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USNS Hayes (T-AGOR 16) on 7 July 1971.

USNS Hayes (T-AGOR 16) on 7 July 1971.
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Class: HAYES (T-AGOR 16)
Design: SCB Project No. 726.67
Displacement (tons): 2,329 light, 4,521 full
Dimensions (feet): 246' oa, 224' wl x 75' e/wl (each hull 24’) x 22' max nav, 20' lim
Armament: none
Accommodations: 11 officers, 33unlicensed, 25 scientists
Speed (kts.): 15
Propulsion (HP): 5,400 (2,700 in each hull)
Machinery: Geared diesels, 2 screws

16HAYES10 Dec 1968Todd, Seattle12 Nov 19692 Jul 197021 Jul 1971

AGORNameTInactStrikeDisposalFateMA Sale
16HAYEST3 Dec 20081 Oct 2008Navy sale2021--

Class Notes:
The Fiscal Year 1967 program contained one new AGOR. The Navy's publicity pamphlet dated 15 June 1966 for the FY 1967 program described her as a medium size AGOR, the first of her class, that would provided accommodations and work space for 30 oceanographic scientists. The artwork in the pamphlet showed a conventional vessel similar to the two medium size surveying ships in the FY 1967 program, AGS 33 and 34. However the considerations that had led the Navy to redesign the two AGORs of the FY 1966 program appear to have been applied even more radically to the FY 1967 ship, which emerged as a much enlarged vessel with a catamaran hull. Approved characteristics for Oceanographic Research Ship (T-AGOR), SCB Project No. 726.67, were promulgated on 15 March 1967 with a final change on 6 August 1969. The preliminary designs for both the AGOR 14 and 16 classes were produced by M. Rosenblatt & Son, who completed the guidance plans, contract drawings, and specifications for AGOR 16 on 22 March 1968. Preliminary acceptance trials occurred on 7 July 1971 and she was then operated by MSTS for the Naval Research Laboratory. HAYES replaced USNS JOSIAH WILLARD GIBBS (T-AGOR 1), ex SAN CARLOS (AVP 51).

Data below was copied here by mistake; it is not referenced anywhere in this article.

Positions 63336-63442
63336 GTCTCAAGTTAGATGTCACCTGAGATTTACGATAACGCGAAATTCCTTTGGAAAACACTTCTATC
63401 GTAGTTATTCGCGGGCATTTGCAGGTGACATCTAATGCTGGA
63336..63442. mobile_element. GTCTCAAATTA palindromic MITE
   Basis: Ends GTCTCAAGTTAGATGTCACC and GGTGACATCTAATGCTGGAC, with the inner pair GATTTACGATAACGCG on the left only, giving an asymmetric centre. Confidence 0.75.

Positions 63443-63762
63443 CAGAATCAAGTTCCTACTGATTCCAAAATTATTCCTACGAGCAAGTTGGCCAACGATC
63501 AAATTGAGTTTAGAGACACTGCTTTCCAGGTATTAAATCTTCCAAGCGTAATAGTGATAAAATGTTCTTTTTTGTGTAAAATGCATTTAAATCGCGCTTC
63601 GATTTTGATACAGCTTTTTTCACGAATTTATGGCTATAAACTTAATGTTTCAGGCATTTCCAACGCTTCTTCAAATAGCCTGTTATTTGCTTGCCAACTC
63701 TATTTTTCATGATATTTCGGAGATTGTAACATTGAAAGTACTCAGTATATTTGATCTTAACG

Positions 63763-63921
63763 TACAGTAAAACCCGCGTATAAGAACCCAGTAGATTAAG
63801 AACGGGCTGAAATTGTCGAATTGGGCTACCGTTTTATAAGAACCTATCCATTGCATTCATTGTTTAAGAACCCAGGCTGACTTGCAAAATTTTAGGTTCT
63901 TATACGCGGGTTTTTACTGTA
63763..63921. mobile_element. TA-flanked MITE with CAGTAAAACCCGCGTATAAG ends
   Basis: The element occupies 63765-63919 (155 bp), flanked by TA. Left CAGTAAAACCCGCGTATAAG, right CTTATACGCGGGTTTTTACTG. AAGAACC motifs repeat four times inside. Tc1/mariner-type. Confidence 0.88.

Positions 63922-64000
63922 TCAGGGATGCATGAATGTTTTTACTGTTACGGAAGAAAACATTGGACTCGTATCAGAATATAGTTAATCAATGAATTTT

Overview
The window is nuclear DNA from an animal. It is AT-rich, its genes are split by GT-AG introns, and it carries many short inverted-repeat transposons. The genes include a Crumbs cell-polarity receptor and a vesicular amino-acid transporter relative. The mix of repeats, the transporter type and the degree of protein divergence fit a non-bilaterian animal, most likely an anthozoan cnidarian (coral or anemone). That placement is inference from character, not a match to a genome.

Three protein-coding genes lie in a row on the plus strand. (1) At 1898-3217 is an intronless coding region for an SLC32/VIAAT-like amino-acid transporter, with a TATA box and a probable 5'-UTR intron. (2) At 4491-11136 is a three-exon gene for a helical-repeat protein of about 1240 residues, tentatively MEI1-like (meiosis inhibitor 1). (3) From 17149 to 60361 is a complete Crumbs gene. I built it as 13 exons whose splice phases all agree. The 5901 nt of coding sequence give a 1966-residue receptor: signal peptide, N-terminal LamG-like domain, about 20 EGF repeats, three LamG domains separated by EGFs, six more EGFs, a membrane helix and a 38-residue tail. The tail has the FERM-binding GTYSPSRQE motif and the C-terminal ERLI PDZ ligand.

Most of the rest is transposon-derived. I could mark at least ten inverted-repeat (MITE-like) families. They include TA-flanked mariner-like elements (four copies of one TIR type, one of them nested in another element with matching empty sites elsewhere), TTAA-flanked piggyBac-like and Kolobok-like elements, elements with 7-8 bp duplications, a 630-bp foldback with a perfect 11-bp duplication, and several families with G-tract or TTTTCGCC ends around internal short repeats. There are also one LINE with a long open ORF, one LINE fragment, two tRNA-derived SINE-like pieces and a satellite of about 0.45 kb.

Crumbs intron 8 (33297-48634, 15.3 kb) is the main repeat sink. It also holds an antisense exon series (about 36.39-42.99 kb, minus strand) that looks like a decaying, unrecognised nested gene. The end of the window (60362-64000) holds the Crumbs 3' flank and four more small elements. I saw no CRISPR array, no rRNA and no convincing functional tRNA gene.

The catamaran configuration gave HAYES large laboratory and open deck areas for scientific and project equipment, a center well for lowering and raising large and/or heavy objects, and a great degree of stability. Past experiences of NRL with wells in HUNTING, a converted LSM, MIZAR, a converted cargo ship, and MISSION CAPISTRANO, a converted tanker, all showed the advantages of wells located near the center of pitch and roll for suspending arrays and for towing operations. The "well" on the Hayes consisted of a non-tight cover over an opening in the deck amidships between the hulls and was open fore and aft. The ship was named for Dr. Harvey C. Hayes, a pioneer in underwater acoustics and the former head of the US Navy Sound Division of the Naval Research Laboratory. As an AGOR she was specially designed to conduct acoustic research for anti-submarine warfare.

Operating experience with the Navy's first oceangoing catamaran during her first winter of operation in the North Atlantic revealed that relatively large bow motion resulted in cross-structure slamming. A pitch- and heave-damping hydrofoil was installed forward, reducing this slamming and also reducing roll and corkscrew motion, thus significantly improving the general seakindliness of the ship. By 1974 she was judged to be an effective and efficient oceanographic research ship.

HAYES was laid up as an AGOR in 1983. She was placed on special duty in February 1987 for conversion to an acoustic research ship, and was reclassified AG 195 as such on 20 Mar 1989. She returned to service on 19 Jun 1992 with multiple changes including thinner stacks and a large new structure amidships over the well. She was retired in 2008.

Ship Notes:
16HAYESFY 1967. To Com 13 from builder 21 Jul 1971, to MSTS from Com 13 on 13 Aug 1971. Departed Philadelphia NISMF for scrapping at Brownsville, TX, on 16 December 2021.

Page Notes:
Compiled: 19 Oct 2021
© Stephen S. Roberts, 2021